There’s something out there that lowers the risk of many long-term conditions – from heart disease and type 2 diabetes to cancer and dementia. Better still, it can help mental health too, boosting energy levels, sleep quality and mood, and reducing levels of stress and depression. There’s more good news: it can help people stay well for longer, and extend live expectancy. And there are no catches: it is free and easily available, regardless of age, gender, religion and sexual orientation.
So what’s this magic remedy? It’s exercise. If physical activity was a pill, everyone would take it, and the NHS would have no issues with funding it, because it’s one of the most cost-effective health interventions there is.
The evidence for exercise is both compelling and robust. There are many research papers on the subject – too wide ranging and numerous to list – but summarised neatly in an infographic issued by England’s Department of Health: physical activity cuts the chance of adults developing type 2 diabetes by 40 per cent; cardiovascular disease by 35 per cent; falls, depression and dementia by 30 per cent; joint and back pain by 25 per cent; and cancers of the colon and breast by 20 per cent.
A 2007 paper put the cost of inactivity to the NHS at £1.06 billion. As staggering an amount as this is, it’s actually a conservative estimate, based only on national cases of coronary heart disease, stroke, diabetes, colorectal cancer and breast cancer. Other conditions that physical activity can help to manage and prevent, such as osteoporosis, falls and hypertension, were excluded from the calculation.
The wider economic cost is almost too huge to imagine. For example, the cost of sickness absence has been estimated at £5.5 billion a year, and the cost of premature deaths of people of working age from lifestyle-related disease has been put at around £1 billion a year. It is indisputable: exercise makes a difference, although it needs to be combined with a healthy diet in order to maximise its potential.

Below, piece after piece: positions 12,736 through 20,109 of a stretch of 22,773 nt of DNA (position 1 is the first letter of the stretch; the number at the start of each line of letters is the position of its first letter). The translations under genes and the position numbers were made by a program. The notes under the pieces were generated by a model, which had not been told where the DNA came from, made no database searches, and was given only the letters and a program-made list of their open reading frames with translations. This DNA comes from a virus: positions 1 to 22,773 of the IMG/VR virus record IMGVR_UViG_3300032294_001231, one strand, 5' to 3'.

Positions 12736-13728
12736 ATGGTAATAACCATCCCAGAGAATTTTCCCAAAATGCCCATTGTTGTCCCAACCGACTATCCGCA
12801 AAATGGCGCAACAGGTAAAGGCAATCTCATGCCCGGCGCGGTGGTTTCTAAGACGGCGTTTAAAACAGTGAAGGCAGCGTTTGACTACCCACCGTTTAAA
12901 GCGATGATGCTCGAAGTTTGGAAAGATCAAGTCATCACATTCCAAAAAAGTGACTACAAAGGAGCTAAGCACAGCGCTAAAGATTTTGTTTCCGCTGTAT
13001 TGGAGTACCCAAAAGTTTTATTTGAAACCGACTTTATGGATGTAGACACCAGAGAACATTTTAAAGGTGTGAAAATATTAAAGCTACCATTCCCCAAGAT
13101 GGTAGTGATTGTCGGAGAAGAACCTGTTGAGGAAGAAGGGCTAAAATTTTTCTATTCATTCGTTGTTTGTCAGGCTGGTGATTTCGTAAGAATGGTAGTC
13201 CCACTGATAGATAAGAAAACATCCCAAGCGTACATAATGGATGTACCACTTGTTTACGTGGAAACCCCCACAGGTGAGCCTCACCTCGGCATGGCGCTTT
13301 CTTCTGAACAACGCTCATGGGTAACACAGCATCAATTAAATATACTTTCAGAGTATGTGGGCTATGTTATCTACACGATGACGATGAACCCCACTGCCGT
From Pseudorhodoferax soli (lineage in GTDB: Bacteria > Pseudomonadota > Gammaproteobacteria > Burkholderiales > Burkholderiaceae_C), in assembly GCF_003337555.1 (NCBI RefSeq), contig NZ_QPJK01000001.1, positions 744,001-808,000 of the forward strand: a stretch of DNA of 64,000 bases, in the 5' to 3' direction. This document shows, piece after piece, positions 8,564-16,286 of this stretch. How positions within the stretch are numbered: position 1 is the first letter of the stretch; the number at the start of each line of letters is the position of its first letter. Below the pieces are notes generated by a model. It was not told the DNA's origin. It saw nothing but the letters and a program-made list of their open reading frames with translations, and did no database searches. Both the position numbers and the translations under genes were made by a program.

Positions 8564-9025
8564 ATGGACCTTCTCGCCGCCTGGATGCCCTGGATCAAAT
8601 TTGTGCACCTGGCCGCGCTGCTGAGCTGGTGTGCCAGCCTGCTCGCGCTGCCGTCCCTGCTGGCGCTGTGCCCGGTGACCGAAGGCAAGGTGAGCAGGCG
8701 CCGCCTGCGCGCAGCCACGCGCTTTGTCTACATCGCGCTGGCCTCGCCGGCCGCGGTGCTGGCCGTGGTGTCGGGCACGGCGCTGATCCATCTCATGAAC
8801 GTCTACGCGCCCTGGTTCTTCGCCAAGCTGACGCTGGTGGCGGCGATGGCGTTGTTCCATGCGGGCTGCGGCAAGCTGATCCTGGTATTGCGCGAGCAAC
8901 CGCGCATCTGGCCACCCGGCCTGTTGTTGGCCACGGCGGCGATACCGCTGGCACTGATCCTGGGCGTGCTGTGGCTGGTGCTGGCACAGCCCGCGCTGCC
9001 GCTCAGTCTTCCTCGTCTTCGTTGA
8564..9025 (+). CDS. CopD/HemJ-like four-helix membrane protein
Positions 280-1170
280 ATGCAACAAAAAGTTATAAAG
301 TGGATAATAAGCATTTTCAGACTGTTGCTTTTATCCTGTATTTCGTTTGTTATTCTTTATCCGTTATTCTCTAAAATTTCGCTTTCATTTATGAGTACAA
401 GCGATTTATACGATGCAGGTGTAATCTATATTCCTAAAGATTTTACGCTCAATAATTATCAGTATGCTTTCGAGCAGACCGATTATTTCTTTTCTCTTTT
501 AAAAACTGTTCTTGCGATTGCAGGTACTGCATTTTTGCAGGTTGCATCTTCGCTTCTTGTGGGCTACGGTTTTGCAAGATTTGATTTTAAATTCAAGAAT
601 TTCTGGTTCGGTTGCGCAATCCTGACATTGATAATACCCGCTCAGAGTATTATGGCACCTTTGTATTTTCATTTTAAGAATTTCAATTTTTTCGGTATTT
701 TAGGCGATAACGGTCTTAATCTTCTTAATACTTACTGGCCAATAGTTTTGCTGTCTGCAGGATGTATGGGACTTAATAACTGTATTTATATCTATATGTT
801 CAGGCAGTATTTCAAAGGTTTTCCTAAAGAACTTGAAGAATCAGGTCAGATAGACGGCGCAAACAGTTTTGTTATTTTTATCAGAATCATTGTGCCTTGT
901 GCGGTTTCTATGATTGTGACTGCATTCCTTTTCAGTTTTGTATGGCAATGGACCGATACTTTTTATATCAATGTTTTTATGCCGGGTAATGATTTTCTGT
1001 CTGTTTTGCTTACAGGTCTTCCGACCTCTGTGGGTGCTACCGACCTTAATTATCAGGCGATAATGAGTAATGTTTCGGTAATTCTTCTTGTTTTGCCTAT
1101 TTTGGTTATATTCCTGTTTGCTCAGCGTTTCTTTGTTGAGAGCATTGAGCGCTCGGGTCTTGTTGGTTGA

Having established the benefits of exercise, the amount that people need to be doing depends on their age:
Moderate exercise includes activities such as fast or hill walking, and sports that involve short, high intensity bursts in between longer and lower energy stints, such as basketball. It’s anything that raises the heart rate, increases the breathing rate and makes the individual feel warmer. A good gauge is still being able to talk but not sing. A step up from this are vigorous activities such as running, aerobics, martial arts, and sports such as tennis and football when breathing speeds up to the point that conversation becomes tricky.
Strengthening exercises should exert all the major muscles – legs, hips, back, abdomen, chest, shoulders and arms – using weights or the body’s own weight, as is the case with push ups, yoga, and resistance band work. To get the greatest benefit out of these activities, they should be done until it becomes difficult to complete another repetition. Bone building exercises – particularly important for children – are anything that impact the skeleton and encourage it to become stronger. Hopscotch, climbing on playground equipment and skipping with a rope all count. Balance-improving pursuits include tai chi and dancing.
Some activities, such as circuit training, rugby and netball, are both aerobic and strengthening. But not all exercise needs to be done in a gym or on a sports field, or even while wearing fitness gear: heavy gardening and carrying grocery shopping
help build strength, while mowing the lawn and walking the dog are purposeful and calorie-burning.